"If this isn't the last shot," Daniels says about Ring of Honor's March 10 event against Adam Cole, "I can't imagine when the last shot would be."
Photo by Ring of Honor / George Tahinos
Every generation of wrestlers has a handful of people who aren't regularly world champions—and usually not world champions at all—but who give buoyancy to the form. They're solid hands, the kind of wrestler other wrestlers want to work with, the every-night-a-good-match men and women. They're the character actors of the pro wrestling world, its Harry Dean Stantons and Paul Giamattis.
Christopher Daniels is perhaps Generation X's best example of the archetype. He's helped usher in the modern indie wrestling scene, rising from lower-midcard status to main eventing in the earliest days of Ring of Honor and then a long stint as a TNA stalwart over a 25-year career. Now, at age 46, he's back in ROH and the thing that he's wanted for so long—a world title reign—is within reach. He's wrestling the current world champion, Adam Cole, at the promotion's 15th anniversary show on March 10 in Las Vegas.
The story of this match is as plain as it is compelling: Cole, the three-time ROH world champion, a 27-year-old golden boy with a big mouth and hard-hitting style, versus Daniels, the respected veteran nearly 20 years his senior, going for his last shot.
"It would be the storybook ending if I win in Vegas," Daniels tells VICE Sports. "I have to be honest and say that my world-title shots are going to be few and far between if this one doesn't work out for me. Just because, honestly, I'm close to the end of the period where I'll be wrestling full-time. If this isn't the last shot, I can't imagine when the last shot would be. So I'm going into this thinking this is an all-or-nothing scenario for me."
Daniels is the oldest of his contemporaries—wrestlers like CM Punk, Samoa Joe, AJ Styles, Daniel Bryan, and Chris Hero. They were wrestling's jazz musicians in the post-ECW, post-WCW world, having to practically reinvent how to fill the middle ground between high-school gyms and WWE's monolithic sold-out arenas. They created an indie style of rapid, high-impact moves which was a synthesis of ECW solidity and lucha libre grace. With it came a new way of doing business, charting something like the territory days of the pre-Hulkamania years; wrestlers traveled the country, going from promotion to promotion like the old days, but with the waning of the National Wrestling Alliance, pro wrestling's old umbrella organization, there were myriad champions and tournaments. It was the formalization of the wrestler as independent contractor and traveling artist.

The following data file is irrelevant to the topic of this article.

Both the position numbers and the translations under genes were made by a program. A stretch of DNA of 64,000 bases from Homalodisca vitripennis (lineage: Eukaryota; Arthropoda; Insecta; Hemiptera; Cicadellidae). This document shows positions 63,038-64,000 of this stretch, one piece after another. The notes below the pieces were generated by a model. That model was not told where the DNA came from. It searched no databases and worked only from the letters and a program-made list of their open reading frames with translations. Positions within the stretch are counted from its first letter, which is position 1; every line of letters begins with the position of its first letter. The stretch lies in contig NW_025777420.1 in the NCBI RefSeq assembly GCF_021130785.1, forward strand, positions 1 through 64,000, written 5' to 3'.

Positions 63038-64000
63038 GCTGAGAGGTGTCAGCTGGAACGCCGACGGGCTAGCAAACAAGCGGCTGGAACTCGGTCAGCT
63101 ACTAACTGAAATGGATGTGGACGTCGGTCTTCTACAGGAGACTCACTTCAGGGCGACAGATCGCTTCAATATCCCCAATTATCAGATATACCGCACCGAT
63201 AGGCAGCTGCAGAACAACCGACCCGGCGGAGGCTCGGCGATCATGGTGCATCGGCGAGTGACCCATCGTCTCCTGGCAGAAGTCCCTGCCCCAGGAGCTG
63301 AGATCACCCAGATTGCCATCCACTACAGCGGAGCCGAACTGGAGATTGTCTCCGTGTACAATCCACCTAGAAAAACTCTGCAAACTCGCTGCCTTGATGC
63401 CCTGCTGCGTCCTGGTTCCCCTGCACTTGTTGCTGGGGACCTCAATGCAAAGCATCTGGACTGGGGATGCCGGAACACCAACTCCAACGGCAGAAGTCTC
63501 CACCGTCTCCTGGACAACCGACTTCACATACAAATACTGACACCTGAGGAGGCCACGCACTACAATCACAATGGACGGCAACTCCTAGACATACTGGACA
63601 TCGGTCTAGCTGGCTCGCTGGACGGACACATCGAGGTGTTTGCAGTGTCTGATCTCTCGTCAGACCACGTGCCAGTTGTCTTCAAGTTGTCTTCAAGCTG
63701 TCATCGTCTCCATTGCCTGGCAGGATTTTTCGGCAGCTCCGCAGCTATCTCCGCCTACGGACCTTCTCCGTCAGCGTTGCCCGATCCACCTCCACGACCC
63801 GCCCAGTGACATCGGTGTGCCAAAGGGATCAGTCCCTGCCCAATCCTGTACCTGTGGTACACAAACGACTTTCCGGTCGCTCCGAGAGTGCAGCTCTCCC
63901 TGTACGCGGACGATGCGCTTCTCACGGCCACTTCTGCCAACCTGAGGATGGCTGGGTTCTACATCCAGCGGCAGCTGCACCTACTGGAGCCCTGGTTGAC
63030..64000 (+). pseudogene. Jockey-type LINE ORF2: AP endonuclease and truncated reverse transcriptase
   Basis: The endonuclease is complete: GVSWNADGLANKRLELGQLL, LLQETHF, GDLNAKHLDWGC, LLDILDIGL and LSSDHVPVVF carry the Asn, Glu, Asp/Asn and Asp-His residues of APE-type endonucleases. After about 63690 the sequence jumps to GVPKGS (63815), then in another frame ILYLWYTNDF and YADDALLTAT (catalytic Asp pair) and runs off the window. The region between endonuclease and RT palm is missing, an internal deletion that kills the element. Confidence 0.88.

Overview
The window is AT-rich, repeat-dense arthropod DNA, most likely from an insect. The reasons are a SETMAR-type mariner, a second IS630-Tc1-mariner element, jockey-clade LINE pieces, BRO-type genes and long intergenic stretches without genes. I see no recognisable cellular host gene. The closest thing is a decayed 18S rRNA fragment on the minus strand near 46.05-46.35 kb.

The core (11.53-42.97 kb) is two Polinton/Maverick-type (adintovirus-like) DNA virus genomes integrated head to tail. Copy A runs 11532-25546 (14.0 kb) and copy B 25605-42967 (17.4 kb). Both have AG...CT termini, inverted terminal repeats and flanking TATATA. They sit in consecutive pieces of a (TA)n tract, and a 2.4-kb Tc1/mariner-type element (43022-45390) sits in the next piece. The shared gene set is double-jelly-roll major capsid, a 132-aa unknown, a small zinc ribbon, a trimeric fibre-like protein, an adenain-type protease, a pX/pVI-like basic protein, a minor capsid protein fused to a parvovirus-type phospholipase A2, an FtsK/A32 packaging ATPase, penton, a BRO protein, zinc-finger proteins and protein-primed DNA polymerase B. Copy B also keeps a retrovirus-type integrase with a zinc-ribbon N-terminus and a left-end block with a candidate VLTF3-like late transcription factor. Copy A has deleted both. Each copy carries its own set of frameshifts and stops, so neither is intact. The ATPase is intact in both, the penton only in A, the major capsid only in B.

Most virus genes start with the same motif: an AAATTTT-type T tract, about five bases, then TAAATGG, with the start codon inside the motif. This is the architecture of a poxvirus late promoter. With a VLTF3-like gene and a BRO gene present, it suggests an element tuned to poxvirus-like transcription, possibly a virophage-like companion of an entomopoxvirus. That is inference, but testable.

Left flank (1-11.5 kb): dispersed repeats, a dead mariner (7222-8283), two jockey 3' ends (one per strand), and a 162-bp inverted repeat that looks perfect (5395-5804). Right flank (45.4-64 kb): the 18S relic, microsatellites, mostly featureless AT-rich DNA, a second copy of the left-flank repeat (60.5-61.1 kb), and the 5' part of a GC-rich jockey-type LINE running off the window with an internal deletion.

"I feel like those guys—guys like AJ, Joe, Punk, myself—a lot of the success we found was from hard work," Daniels says. "Because we didn't have one company behind us, we had to be the engines on our own trains. Most of us were never TNA's golden guy or ROH's golden guy. A lot of the success we ended up having as we moved to TNA, ROH, or even WWE at this point, was largely self-made. It was way more about us working over a long time than any one show that we did. We built up word of mouth to the point that you couldn't not see us on the scene."
Daniels became the sort of guy you'd hear about from your friends before you actually watched him, a legendary worker with a nimble, nearly botch-free style. It's weird that he's never gotten a run with the world title, given his talent and sustained popularity.
He was there at Ring of Honor's first big event, in a triple-threat main event against Low Ki and Daniel Bryan (then Bryan Danielson). From there he was nearly always in and around the main event scene, whether in ROH or TNA. He's been in many world-title matches, including the very first ROH world title match, but he never got over the hump to become the main guy.
And next week it will be Ring of Honor once again. He was there at the beginning of the promotion; today, it's there for him, in what are probably the waning days of his career.
"I don't have an end date set, but at the same time, you realize that sometimes those decisions aren't even up to you," he says. "You always hope you stay healthy and don't get injured, but at 46, injury is a lot more possible than when I was 36 or 26."
That's not to make the lead-up to the match a scene from The Wrestler, and Daniels is in better shape than even a lot of other younger wrestlers, but entropy grabs hold of us all as we age. Our bodies break down, no matter how cleanly we live or how in shape we are, a fact Daniels is acutely aware of.
"Especially the past few years, I've had to use my mind to make up for the shortcomings my body may have," he says. "That's something that I'm constantly evaluating when I'm in the gym or when I'm traveling—about how I can measure up to the guys who are 15 years younger than me, and compete at a level which deserves to be in a Ring of Honor ring."
Daniels has a degree in theater from Methodist College in Fayetteville, North Carolina, and he knows, in a very fundamental way, that the sense of the dramatic can sustain a wrestler when his or her body begins to slow. He probably can't jump as high or as far, but he can still work a crowd with a tilt of his head or a gesture. It's his stage and he's there to give a performance.Youth and energy versus age and experience. It's an old story, far older than either Daniels or Ring of Honor, but it's endlessly fascinating and endlessly renewable. Regardless of the outcome, the wrestler with the theater degree has no intention of leaving it all behind.
"Once I'm done wrestling," Daniels says, "I'm sure I'll continue to be involved, whether it's on-air as a character or commentator, or behind the scenes helping put together shows."
Wrestling and Christopher Daniels aren't done with one another yet. Odds are, they may never be. That's a good thing for all of us.
Want to read more stories like this from VICE Sports? Subscribe to our daily newsletter.